ERP market leader SAP AG on Saturday announced that its SAP America subsidiary would acquire cloud-based human capital management (HCM) specialist SuccessFactors as part of its plan to create an advanced end-to-end offering of cloud and on-premise solutions for managing business processes.
Bill McDermott and Jim Snabe, co-chief executive officers of SAP (NYSE:SAP), said SAP America would acquire all outstanding shares of SuccessFactors (NYSE:SFSF) common stock for $40 per share in cash, about $3.4 billion. The SuccessFactors board of directors has already unanimously approved the transaction, which represents a 52 percent premium over the Dec. 2 closing price as well as the one month volume weighted average price per share.
SAP said it will fund the transaction from its cash on hand and a €1 billion term loan facility.
"The cloud is a core of SAP's future growth, and the combination of SuccessFactors' leadership team and technology with SAP will create a cloud powerhouse," said McDermott. "The acquisition will help us address the top priority for CEOs globally—managing people and talent. Together, SAP and SuccessFactors will create tremendous business value for customers, with potent synergies to accelerate our growth in the cloud."
SuccessFactors boasts 15 million subscription seats to its service, with more than 3,500 customers in 168 countries. The company recorded 77 percent year-over-year revenue growth in the third quarter of 2011 and 59 percent year-over-year revenue growth in the first nine months of 2011. SAP said there is just 14 percent customer overlap between it and SuccessFactors.
SAP plans to run SuccessFactors as a separate business, much as it has done with its previous Sybase acquisition. The company said SuccessFactors Founder and CEO Lars Dalgaard would take charge of SAP's cloud business portfolio in addition to continuing as CEO of SuccessFactors. Hasso Plattner, chairman of the SAP AG supervisory board, also recommended Dalgaard's appointment to SAP AG's executive board.
"This is a revolutionary combination of proven capabilities that will allow SuccessFactors to accelerate our roadmap by 10 years, and bring the world's leading application knowledge and intellectual property to our customers through the cloud, and the largest applications customer base instantly," Dalgaard said.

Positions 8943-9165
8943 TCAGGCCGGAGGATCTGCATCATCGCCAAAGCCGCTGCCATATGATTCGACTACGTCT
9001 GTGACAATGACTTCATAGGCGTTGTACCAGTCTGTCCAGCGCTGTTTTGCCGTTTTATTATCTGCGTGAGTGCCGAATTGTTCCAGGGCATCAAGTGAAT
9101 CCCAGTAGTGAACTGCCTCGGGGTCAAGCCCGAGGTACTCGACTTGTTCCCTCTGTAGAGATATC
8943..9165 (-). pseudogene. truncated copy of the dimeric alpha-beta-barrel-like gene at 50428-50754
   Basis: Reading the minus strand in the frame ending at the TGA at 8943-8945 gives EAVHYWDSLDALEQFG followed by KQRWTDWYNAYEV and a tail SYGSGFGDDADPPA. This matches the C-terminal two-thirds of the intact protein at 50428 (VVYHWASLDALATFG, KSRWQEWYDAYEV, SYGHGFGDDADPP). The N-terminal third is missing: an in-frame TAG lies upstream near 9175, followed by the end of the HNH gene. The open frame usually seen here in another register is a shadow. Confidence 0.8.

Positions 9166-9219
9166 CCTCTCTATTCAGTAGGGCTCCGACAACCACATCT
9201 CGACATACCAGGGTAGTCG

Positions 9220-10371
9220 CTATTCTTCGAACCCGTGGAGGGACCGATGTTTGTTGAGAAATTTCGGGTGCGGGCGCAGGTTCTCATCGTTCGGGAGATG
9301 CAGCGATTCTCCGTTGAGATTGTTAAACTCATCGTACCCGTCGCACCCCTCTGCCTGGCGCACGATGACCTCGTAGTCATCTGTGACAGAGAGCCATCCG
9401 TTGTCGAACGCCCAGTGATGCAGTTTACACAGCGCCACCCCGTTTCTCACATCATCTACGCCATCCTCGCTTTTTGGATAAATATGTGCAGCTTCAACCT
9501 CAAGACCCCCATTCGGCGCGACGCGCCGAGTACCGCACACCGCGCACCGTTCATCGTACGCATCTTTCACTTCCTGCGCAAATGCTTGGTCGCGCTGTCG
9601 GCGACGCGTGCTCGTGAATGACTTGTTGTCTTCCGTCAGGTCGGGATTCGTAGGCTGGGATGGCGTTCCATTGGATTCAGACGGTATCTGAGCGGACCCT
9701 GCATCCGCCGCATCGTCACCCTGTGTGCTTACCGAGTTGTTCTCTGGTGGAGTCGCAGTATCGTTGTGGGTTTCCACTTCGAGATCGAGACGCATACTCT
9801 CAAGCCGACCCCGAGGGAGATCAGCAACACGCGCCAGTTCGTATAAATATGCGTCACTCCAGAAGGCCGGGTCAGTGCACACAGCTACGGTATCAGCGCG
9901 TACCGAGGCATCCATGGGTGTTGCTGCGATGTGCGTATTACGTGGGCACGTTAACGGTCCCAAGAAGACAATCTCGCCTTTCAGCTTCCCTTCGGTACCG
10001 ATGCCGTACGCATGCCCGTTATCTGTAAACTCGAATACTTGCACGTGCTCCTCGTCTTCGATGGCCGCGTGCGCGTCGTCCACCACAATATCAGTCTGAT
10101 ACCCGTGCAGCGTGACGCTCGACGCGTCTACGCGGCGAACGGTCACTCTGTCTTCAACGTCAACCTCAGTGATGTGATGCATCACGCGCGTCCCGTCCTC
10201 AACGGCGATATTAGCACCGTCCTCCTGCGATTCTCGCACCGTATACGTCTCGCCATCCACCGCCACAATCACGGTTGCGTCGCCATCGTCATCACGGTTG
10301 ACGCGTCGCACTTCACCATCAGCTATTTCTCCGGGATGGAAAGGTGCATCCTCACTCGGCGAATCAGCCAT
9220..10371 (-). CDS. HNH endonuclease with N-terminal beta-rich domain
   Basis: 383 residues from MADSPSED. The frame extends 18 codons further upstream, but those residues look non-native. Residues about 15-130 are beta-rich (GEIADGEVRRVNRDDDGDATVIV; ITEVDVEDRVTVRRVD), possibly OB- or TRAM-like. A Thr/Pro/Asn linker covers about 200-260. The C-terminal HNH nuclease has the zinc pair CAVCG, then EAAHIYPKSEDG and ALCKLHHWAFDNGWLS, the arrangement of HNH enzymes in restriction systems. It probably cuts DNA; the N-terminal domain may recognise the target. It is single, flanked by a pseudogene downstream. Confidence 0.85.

As strengths, Dalgaard pointed to SAP's HANA analytics-centric in-memory database, which should allow SuccessFactors to enhance the processing performance of its application, and the existing tight integration with SAP's core enterprise resource planning (ERP) application.
Trip Chowdhry, of Global Equities Research, called it "a timely acquisition by SAP and necessary in the context of Oracle's acquisition of RightNow and soon-to-be launched Oracle Public Cloud. As we have said before, now that every company has a cloud strategy including products and services, cloud computing is not an industry but a necessary feature offering."
Stifel Nicolaus Analysts Tom Roderick and Chris Koh called the acquisition an aggressive move that shows SAP is playing for keeps. They noted the price represents a 2012 estimated enterprise-value-to-sales (EV/Sales) multiple of 8.1x, compared with the EV/Sales multiple of 4.7x EV/2010E Sales that the company paid for database and mobile infrastructure vendor Sybase in 2010.
Roderick and Koh wrote in a research note that the revenue multiple “does look somewhat extravagant.” But SAP has demonstrated the ability to integrate larger acquisitions in recent years with Business Objects and Sybase, and the analysts said they “believe that the synergies between SAP and SuccessFactors are readily apparent and demonstrate a clear shift by SAP from the ‘on-premise’ portion of its ‘on-premise, on-device and on-demand’ mantra toward the cloud."
The two analysts noted that the deal casts some doubt on how SAP intends to handle its homegrown on-demand HCM suite, BusinessByDesign (BBD), going forward. For its part, SAP said it expects BBD to exceed its target of 1,000 customers by the end of the year and asserted that it expects to see demand in the mid-market for full suite SaaS deployments.
Another “natural question,” the analysts said, is how the proposed acquisition will affect SAP’s on-premise business. They suggested the company seems willing to trade some losses in on-premise HCM for better growth overall.
Roderick and Koh said it appears SAP’s goal is to create revenue synergies by tapping the 1 billion strong overall enterprise apps user base rather than shifting entirely away from its existing on-premise solution to an entirely on-demand structure.
The companies said they expect the acquisition to close in the first quarter of 2012, subject to SuccessFactors stockholders tendering at least a majority of the outstanding shares of common stock and clearances by regulatory authorities. SAP said it expects the transaction to be slightly dilutive to its Non-IFRS earnings per share in 2012, but accretive in subsequent years.
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